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What is vector graphic animation?
Vector graphics" are different from "raster graphics" like jpg, gif, png, bmp graphics. vector graphics use math formulas to draw animation shapes, while raster graphics save millions of tiny colored dots to draw photos.
Can Flash .swf movies be very time consuming to edit?
Yes It is very laborious work to change a Flash web page quickly. For this reason, you will almost never see a dynamic content page like a news site utilizing Flash for its rapidly-changing content. Instead, Flash is used more for decorative purposes, and for advertising and online gaming purposes.
I shoot underwater with a TTL strobe that does not allow you to set flash exposure compensation. How do I set fill flash with this set up?
Let's assume that you have an N80 body in an underwater case and are using underwater TTL strobes. Here you could set flash exposure compensation from the N80 body (assuming the case let you access that control). I'd tend to set the N80 to Standard TTL if I wanted to fiddle with flash levels, though, as in balanced fill-flash modes you don't know what compensation the camera is already adding (i.e., you'll only get repeatable results with Standard TTL).
The F601/N6006 had a special control to set the fill-flash option on the body; Is there a similar way to set fill levels on the F90x/N90s and SB-28 combo?
If you're using an SB-24 or later and a modern Nikon body that doesn't have a built-in flash, you set fill levels on the flash. With your combo, you can set fill by pressing the Minus button on the SB-28 three to five times (-1.0 to -1.7 stops).However, there's a caveat. If you have the camera set to Program (P) exposure mode and the flash to TTL, you're in what is known as a "balanced" mode. In balanced modes, the camera tries to equalize the flash and ambient light levels. But, when everything is on automatic, the camera can only set shutter speeds of 1/60 to 1/250, which might not let the camera set the proper ambient exposure. In dim light, for example, the camera would underexpose the background (though the subject would be lit by the flash). Thus, if you dial in fill flash in this situation, both the ambient light and the flash would be underexposed, ruining your shot. So, the caveat is this: don't set fill flash levels on your SB-28 unless you know that the ambient exposure is going to be correct. For dim light, that may mean you need to set Slow or Rear flash sync; in bright light, that may mean you need to set High Speed (FP) flash sync.
You understand from the SB-25 manual that the built-in, retractable bounce card is meant for use with the flash head in a vertical position?
I do (this is true of the SB-24, SB-25, SB-26, SB-28/28DX, SB-80DX). That's because it helps keep a little light from being lost, but more importantly, it provides just a bit of catchlight in the subject's eyes (the bounce directly off the card).
It seems that most recommendations for using fill flash talk about using -1.3 to -1.7 stops of flash compensation. This seems like very little flash (compared to the ambient exposure). Would not -.5 or -1 stop be better?
Most nature and scenic professionals use -1.3 to -1.7 stops for their fill flash setting because they are trying to do one thing only: increase shadow detail (an alternate way of saying this: decrease overall scene contrast). Why? Because exposures for slide film need to be biased to the brightest object in the scene (i.e., overexposure of slide film is VERY bad). Since film has a limited dynamic range it can record with reasonable detail, if you set your exposure to put the highlight at the white point, you often lose shadow detail. The purpose of the fill flash, therefore, is to raise the film's response curve at the shadow point without further blowing out the detail. The -1.3 to -1.7 values are often just enough to pull another "stop" of useful shadow detail into an exposure without adding unduly to the highlight exposure.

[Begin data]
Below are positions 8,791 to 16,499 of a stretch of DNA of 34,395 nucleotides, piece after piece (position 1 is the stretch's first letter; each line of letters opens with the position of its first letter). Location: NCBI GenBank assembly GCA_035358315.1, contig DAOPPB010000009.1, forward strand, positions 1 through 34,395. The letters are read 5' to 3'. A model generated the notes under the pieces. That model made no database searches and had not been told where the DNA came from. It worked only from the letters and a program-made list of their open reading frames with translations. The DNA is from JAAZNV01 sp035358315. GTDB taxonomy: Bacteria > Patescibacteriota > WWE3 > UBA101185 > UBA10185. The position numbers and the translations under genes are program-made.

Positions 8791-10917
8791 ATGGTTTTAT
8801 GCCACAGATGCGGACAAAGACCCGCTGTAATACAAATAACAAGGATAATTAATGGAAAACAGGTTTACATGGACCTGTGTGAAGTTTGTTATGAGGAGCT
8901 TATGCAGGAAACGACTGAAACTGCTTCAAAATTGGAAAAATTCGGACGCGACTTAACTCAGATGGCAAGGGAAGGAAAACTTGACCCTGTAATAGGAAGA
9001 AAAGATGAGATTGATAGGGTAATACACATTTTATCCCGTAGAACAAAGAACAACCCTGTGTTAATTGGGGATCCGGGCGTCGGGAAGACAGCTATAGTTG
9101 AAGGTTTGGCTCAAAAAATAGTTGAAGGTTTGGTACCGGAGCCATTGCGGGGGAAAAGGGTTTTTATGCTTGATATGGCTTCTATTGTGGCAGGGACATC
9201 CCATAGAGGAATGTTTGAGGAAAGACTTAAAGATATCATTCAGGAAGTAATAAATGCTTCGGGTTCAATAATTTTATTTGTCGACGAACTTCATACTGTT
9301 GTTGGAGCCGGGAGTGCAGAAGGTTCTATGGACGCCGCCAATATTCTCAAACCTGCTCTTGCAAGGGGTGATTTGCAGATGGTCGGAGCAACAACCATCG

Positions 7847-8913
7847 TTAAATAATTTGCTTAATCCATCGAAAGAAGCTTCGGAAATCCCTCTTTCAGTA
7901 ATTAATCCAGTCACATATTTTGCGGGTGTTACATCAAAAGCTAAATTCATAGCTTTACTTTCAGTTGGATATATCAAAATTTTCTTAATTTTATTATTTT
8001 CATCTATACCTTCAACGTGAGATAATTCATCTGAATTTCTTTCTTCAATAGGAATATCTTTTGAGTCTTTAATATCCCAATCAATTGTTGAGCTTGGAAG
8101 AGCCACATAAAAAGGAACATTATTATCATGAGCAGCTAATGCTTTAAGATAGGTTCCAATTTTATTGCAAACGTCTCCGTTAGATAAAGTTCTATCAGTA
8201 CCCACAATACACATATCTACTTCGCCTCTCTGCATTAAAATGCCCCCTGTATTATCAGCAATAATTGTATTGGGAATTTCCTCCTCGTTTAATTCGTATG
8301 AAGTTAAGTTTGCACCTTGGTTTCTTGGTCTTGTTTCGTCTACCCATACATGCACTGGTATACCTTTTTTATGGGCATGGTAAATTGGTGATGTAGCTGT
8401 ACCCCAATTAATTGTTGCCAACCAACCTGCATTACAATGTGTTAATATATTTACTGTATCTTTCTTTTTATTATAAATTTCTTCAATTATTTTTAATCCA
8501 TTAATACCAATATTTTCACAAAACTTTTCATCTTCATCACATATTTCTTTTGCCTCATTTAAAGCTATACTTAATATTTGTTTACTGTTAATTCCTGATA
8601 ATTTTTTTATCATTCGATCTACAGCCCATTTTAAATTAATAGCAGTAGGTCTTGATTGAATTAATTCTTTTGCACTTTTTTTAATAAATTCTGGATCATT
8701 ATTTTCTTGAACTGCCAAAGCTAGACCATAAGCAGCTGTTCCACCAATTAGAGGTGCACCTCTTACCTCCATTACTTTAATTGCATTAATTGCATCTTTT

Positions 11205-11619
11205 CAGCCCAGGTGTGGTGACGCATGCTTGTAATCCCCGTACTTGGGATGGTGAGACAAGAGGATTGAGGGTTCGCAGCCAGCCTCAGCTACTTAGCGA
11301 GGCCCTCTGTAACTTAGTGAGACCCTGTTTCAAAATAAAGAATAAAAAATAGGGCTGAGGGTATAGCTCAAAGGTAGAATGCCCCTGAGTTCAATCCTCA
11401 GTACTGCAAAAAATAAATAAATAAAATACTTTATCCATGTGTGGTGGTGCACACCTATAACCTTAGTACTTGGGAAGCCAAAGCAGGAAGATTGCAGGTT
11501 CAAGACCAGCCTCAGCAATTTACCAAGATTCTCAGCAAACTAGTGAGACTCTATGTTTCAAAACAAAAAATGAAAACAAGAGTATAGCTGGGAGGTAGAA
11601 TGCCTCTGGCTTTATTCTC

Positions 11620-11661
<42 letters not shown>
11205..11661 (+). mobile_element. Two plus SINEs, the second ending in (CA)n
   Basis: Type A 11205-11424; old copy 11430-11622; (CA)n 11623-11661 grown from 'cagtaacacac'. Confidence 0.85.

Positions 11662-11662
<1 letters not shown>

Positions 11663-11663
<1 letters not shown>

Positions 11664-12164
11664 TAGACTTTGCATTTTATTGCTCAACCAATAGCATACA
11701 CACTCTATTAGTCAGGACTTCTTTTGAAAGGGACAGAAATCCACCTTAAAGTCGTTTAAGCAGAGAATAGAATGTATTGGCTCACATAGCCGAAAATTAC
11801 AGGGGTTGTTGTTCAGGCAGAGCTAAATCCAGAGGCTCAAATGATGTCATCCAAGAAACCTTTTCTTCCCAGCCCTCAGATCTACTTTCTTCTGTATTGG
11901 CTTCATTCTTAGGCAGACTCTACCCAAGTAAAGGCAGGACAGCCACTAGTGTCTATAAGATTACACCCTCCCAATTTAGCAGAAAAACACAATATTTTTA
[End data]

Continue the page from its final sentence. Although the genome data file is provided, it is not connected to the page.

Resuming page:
If We set slow sync as you suggest in answers on the many online forums you visit, would not we be opening ourselves up to blurred shots when the shutter speed gets significantly below 1/60?
Yes and no. When you shoot with flash, there are two exposures going on: the flash exposure on the subject and the background exposure. If flash is the main source of light, a stationary subject lit by it should always be sharp, as the slowest Nikon flash duration is about 1/830 of a second. The background, however, very well may go soft or get blurred by poor handholding technique or subject movement. Many photographers have learned to use this to their advantage--there's one style of flash that uses very long shutter speeds and panning/zooming/tilting to purposefully blur the background yet still use the flash to "freeze" the subject.
Is everyone required Flash Player plugin?
No because they do not like "blinking things" on their screens, some users choose to disable or not install Flash Player.
Can some organizations block Flash movies from being received through the Internet?
While this is partly motivated by fears of Flash viruses and Flash hackers, the greater motivation is disciplining staff. Many managers of private companies do not want their employees playing Flash games at their office computers, so they will ban Flash movies at work through technical blockers on the network. Do not be surprised if your employer chooses to implement a ban of Flash at your office.
Explain the Flash vs. Animated Images and Java Applets?
Animated images and Java applets are often used to create dynamic effects on Web pages. The advantages of Flash are as under: * Adobe Flash loads much faster than animated images * Flash allows interactivity, animated images do not * Flash does not require programming skills, java applets do